On September 26th 2020, KuCoin, a Hong Kong based cryptocurrency exchange suspended withdraws as part of an on-going "security incident". Shortly after the event, KuCoin revealed their security had been compromised and funds from several crypto hot wallets had been withdrawn to a list of suspicious addresses. The stolen crypto was valued at approximately $280 million at the time of the hack.
1008 BTC, valued at approximately $11 million, was among the reported stolen crypto. These coins remained unspent until late October.
Shortly after the incident, most of the stolen altcoins began spending from the noted addresses. On November 11th, almost 2 months after the incident, a tweet thread from the KuCoin CEO stated that 84% of the stolen cryptocurrency ($235M of $280M) had been recovered.
Specifics on which assets have been recovered are relatively vague. According to a news report by CoinJournal.net, the stolen altcoins seem to make up the bulk of the recovered assets.
Based on the reported recovered volumes, the timing of the recovery news, and our observations of the movement of the stolen BTC, we do not believe that the BTC was among the recovered assets.
The immediate spending patterns of the stolen BTC have been well documented. Due to the usage of several mixers, the flows and destination of the stolen BTC remains largely undiscussed by the community. In this report, we aim to provide some clarity on the situation by discussing the following:
- Details of the immediate flows of the 1008 stolen BTC.
- Identification of several mixing services used to obfuscate the flows of the stolen BTC.
- Testing and refining a volume and timing analysis for evaluating likely postmix UTXOs attributable to the stolen coins.
- A discussion of the postmix spending patterns of our likely UTXO list.
- Mixing services as only a small part of an elaborate obfuscation scheme.
- Possible attribution of the entities involved in the massive scheme.
The Flow of Stolen BTC
A high-level timeline of the flows of the 1008 stolen BTC is provided below:
- 25 September 2020
The stolen coins are spent to address [1NRsEQ...] over a series of 9 transactions as a part of the security breach.
- 27 September 2020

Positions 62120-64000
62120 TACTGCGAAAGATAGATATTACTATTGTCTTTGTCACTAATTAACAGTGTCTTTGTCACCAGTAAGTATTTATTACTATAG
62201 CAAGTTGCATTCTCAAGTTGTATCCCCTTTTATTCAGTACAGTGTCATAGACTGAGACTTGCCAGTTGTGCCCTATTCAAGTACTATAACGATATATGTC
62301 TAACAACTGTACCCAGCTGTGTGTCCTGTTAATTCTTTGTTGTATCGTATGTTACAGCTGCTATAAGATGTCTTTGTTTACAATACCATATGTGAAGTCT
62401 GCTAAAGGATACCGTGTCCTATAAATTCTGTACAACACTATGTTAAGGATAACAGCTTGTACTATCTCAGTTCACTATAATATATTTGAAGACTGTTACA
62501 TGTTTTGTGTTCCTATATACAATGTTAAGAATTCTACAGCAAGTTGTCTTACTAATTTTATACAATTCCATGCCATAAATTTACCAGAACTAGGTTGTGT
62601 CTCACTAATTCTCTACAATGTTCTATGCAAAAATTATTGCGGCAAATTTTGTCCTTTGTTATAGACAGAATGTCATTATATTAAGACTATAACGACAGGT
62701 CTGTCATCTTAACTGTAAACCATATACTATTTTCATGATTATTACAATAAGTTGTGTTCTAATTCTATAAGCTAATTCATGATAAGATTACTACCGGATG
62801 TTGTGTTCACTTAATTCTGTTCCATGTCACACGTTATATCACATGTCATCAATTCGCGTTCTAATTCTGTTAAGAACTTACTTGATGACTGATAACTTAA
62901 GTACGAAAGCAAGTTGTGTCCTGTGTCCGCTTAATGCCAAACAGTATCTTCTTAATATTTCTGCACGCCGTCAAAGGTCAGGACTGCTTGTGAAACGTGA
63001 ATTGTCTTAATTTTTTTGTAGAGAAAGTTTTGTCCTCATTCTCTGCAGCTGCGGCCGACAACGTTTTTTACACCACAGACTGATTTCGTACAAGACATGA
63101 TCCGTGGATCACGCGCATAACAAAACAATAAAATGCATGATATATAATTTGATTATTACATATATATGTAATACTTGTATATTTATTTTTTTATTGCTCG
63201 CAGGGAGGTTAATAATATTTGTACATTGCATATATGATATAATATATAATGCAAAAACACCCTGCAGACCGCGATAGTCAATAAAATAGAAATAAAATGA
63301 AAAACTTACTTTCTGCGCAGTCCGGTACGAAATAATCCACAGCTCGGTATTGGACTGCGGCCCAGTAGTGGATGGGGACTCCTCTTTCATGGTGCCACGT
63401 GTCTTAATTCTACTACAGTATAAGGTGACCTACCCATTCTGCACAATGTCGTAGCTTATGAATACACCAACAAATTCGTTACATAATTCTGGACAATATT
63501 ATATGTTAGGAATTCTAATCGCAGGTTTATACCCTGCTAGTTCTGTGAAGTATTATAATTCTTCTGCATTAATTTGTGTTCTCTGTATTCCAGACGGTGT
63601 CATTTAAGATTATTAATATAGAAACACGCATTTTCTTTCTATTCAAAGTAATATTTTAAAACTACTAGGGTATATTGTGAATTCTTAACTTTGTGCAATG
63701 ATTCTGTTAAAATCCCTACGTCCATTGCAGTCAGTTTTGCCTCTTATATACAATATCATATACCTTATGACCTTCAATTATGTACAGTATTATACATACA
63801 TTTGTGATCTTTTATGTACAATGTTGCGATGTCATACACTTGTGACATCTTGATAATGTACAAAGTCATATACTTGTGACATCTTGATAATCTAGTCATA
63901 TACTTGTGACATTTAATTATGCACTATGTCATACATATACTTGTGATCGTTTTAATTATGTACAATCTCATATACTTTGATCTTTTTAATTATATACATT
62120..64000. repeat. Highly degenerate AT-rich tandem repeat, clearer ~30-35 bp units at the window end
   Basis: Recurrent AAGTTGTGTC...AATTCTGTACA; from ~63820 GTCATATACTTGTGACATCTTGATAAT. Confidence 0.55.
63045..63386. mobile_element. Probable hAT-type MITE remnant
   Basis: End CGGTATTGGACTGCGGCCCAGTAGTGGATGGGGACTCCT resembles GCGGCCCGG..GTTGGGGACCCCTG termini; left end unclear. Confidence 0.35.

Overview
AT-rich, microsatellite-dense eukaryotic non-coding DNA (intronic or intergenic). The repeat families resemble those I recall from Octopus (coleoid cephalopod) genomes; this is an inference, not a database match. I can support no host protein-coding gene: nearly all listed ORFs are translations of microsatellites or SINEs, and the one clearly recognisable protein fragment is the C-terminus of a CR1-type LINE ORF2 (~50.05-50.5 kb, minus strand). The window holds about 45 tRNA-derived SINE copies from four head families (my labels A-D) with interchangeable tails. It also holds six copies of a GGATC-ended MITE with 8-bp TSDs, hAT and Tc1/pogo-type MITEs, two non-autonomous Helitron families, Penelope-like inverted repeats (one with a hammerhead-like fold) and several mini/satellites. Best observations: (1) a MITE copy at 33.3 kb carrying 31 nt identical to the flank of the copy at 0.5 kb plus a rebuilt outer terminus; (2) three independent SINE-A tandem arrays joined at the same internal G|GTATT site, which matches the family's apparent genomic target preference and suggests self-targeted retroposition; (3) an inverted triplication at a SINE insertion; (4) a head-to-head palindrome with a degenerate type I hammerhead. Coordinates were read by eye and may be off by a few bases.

The 1008 BTC is split into two UTXOs, one for 201 BTC and another for 807 BTC, via TxID (48898...).
- 26 - 28 October 2020
Approximately 474 BTC are spent to a single address [17vuW7...] over a series of transactions. Outputs from this address are later consumed in ChipMixer transactions.
- 30 October - 2 November 2020
The remaining roughly 534 BTC are distributed to an "intermediary" wallet receiving to nested P2WPKH addresses.
- 31 October - 3 November 2020
The intermediary wallet begins spending to bech32 address formats. All UTXOs are "partially mixed" through Wasabi Wallet CoinJoins.
- 3 November 2020
"Unmixed" change outputs and de-anonymized mix outputs begin flowing from Wasabi to apparent "large consolidation transactions" receiving large volumes from nested P2WPKH addresses. For now, we will refer to this as the "post-Wasabi wallet."
An example of these flows is illustrated below in Fig. 4. A detailed timeline of these flows including premix distributions to each mixer and tracking of the major Wasabi CoinJoin change outputs can be found in the resource spreadsheet (Tabs 1 and 2).
The flows from the suspect addresses into the mixing services are deterministic, or mathematically certain.
We know that 474 BTC were mixed via ChipMixer.
We know that the remaining 534 BTC were mixed via a different, more complex process. This process needs further investigation, but we begin to explore the possibility that we are observing a second custodial tumbler.
The flows out of the mixing process are not deterministic and offer unique challenges to analysts. In the remainder of this report we develop a series of hypotheses for testing and identification of possible postmix UTXOs attributable to the original KuCoin theft.
We attempt to invalidate each hypothesis in a fashion typical of the scientific method. If the observed data does not invalidate our hypotheses, we continue refining our approach in an effort to develop a "most likely" postmix UTXO list.
Bitcoin wallets generate transactions with additional metadata that can be used to "fingerprint" the software (or "wallet") used to create a transaction.
We used wallet fingerprinting to identify the unique wallets used in the flows of the stolen KuCoin BTC displayed in Figures 3 and 4.
Common transaction fingerprint metatdata includes the following:
- Address type used for inputs and outputs.
- Batch spending (indications of service activity) vs. simple spending (indications of single user activity).
- Change output indexes (VOUT 0 vs. VOUT 1) for simple spends.
- Transaction Version Number and Locktime.
Analysts tracking the flow of bitcoins can use transaction fingerprinting to note coins entering a new service or being spent by new wallet software.